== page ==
This question asks us to determine the air pressure and what the air pressure is at the given height. What we know is that we can take our P formula, which is pivo our initial value times E to the negative 0.12 on the multiply this by our height in meters, which we know it's 6194 We end up with 0.4755 which could be written as a percentage as 47.55%. This is our percent value for part a now moving on to part B. What we know is that we could figure out p of 12,000 which means we have p of o E to the negative 0.12 times 12,000. As you can see, we are going to end up with a percent value of 23 points. Seven and this is in terms of

This problem, we are given that the atmospheric pressure at an altitude of H feet is given by the formula P. Is april 29 E. To the negative zero 346 H. And we would like to find the pressure at an altitude of 40,000 ft. Now in here, H is our altitude P. Is the pressure. And on this specific problem we were told that H Is equal to 40,000. And so that just amounts of plugging in 40,000 into this formula for h. And then finding what he is. So P is 29 e. to the negative .0000346. Yeah. Times 40,000. Yeah. And from here we can just type this exactly like it looks on a calculator and you may want to be a little extra careful foot double prints. Is there in that experiment? That way. All of it ends up in your next month. But again, we can just type this in exactly like it looks, you know, attacked later. And when we do that, our output Should be 7.44. So that tells us our pressure is 7.44.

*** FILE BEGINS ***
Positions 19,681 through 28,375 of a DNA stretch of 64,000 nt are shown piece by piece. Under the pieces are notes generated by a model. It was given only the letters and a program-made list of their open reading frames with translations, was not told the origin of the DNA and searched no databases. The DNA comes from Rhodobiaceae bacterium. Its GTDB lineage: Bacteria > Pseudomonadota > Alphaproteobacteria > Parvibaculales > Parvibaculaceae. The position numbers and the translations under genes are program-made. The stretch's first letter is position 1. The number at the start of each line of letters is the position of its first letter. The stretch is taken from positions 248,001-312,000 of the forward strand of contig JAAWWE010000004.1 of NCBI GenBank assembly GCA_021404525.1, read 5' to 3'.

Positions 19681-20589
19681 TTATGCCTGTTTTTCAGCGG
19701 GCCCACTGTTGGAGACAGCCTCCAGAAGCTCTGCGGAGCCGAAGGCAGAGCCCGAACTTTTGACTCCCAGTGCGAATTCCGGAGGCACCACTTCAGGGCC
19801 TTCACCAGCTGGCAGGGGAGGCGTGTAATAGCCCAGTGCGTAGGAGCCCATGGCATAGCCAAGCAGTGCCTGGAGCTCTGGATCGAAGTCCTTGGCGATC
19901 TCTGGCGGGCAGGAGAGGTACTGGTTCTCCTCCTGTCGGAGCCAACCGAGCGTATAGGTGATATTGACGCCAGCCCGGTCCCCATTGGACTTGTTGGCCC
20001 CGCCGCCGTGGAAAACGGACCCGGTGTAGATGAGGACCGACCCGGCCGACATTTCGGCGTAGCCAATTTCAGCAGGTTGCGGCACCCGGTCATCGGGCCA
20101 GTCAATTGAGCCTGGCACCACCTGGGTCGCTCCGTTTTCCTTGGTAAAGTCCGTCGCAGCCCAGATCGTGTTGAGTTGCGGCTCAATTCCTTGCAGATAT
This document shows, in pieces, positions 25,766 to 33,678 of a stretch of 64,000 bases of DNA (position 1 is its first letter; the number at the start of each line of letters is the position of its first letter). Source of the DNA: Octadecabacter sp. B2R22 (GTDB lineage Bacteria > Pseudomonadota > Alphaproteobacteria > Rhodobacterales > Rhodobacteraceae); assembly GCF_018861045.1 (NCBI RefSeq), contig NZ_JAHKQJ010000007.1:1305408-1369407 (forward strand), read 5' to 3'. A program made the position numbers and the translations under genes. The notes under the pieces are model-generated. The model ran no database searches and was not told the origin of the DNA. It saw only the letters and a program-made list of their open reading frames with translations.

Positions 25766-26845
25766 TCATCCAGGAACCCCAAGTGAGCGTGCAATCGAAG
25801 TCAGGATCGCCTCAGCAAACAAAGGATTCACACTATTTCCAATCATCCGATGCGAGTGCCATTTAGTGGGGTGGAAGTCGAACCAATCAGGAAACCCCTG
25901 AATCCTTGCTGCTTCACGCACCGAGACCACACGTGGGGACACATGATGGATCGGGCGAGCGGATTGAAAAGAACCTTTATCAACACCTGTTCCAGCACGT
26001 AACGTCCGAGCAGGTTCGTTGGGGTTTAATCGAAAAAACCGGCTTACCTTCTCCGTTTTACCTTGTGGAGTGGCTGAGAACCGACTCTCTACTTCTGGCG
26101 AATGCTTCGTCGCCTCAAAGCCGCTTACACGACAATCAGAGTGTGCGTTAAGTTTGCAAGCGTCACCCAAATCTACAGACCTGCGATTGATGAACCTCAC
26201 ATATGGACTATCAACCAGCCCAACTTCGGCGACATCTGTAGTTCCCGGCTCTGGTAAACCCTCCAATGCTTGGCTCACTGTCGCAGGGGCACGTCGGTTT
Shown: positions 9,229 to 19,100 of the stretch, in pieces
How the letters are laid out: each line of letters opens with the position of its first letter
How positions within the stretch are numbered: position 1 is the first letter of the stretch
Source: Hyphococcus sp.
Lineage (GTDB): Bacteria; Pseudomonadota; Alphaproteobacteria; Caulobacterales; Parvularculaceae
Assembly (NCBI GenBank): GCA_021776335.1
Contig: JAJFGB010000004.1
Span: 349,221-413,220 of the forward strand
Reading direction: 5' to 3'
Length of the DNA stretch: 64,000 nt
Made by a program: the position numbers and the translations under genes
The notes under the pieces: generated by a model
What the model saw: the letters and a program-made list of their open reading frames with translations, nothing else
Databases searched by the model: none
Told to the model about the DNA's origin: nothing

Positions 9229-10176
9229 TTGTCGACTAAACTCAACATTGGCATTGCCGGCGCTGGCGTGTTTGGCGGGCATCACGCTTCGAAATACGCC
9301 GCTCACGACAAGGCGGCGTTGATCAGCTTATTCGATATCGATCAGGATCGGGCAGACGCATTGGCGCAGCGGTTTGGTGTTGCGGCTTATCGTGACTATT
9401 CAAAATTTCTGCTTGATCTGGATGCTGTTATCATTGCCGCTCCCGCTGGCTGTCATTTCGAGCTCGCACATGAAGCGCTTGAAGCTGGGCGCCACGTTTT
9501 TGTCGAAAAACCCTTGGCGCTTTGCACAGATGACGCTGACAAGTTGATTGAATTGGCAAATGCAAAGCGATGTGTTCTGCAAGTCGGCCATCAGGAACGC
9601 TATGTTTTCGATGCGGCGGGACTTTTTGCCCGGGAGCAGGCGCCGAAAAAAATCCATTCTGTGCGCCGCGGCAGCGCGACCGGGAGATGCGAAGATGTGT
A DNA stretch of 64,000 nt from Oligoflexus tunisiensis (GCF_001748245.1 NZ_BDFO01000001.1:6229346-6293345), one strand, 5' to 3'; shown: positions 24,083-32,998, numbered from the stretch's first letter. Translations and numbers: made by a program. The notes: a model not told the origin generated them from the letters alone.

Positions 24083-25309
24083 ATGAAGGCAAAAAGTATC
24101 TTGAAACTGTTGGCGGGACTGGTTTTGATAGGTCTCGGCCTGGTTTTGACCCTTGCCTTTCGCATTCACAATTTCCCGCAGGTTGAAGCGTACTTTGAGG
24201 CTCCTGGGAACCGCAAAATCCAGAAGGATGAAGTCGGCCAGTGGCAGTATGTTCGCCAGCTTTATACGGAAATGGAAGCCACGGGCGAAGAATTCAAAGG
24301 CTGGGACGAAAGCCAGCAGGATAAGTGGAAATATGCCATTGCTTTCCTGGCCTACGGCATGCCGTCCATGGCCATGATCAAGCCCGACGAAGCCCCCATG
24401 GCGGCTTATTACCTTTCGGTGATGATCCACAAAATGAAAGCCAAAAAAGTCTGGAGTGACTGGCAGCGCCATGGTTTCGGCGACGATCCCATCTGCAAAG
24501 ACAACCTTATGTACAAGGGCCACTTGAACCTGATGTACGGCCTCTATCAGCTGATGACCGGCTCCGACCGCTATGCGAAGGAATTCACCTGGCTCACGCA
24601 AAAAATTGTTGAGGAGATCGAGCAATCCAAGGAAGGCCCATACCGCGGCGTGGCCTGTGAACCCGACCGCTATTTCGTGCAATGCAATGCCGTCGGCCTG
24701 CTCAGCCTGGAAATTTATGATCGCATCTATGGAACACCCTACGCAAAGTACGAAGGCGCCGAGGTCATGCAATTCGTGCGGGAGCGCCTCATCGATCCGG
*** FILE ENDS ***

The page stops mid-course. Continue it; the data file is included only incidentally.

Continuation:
So we're given this equation for pressure And given that the pressure at sea level is equal to £14.. inch squared where we have a being the altitude at which the pressure is calculated. And for our first problem, we want to find the pressure at an altitude of 1000 ft. So we'll solve for a being equal to 1000 ft. We plug this into our equation knowing that are a value and our pressure at sea level. Our equation should look something like this with our values plugged in. Now we'll plug this into our calculator and solve for P. We find P equal 2 13 0.98 or mhm 14 £14 per inch squared at 1000 ft. That's the pressure. If we want to find the pressure at an altitude of 20,000 ft, we'll do the same thing and notice that the number that we're changing here, this a value we're changing here is affecting R. E. Exponents, right? So will notice the change in altitude and how that ends up affecting our pressure. So we'll plug those numbers back in except instead of 1000, we have 20,000. And we plug this into our calculator. We come up with 5.4 one pounds per inch squared. That's our pressure at an altitude Of 20,000 ft. Now, if we're looking for at what altitude the pressure Is going to be equal to 14.7 pounds per inch squared. Well, we already know that. Right? We calculated that already because this was our given pressure at sea level where we started our equation and at sea level our initial pressure we used a was equal to zero. Okay, you can also prove that by just substituting in 0.7 13.7 E. The rest of our values here and solving for a to find our rate of change then of pressure. We take our derivative here. Just end up with thank you. 14 0.7 times a negative 0.5 Can't- .00073 five. So if we say D. P. D. A. The rate is equal to our value here. Were saying that the change in pressure. No, you don't care. Uh huh. This is our rate of change of just the pressure.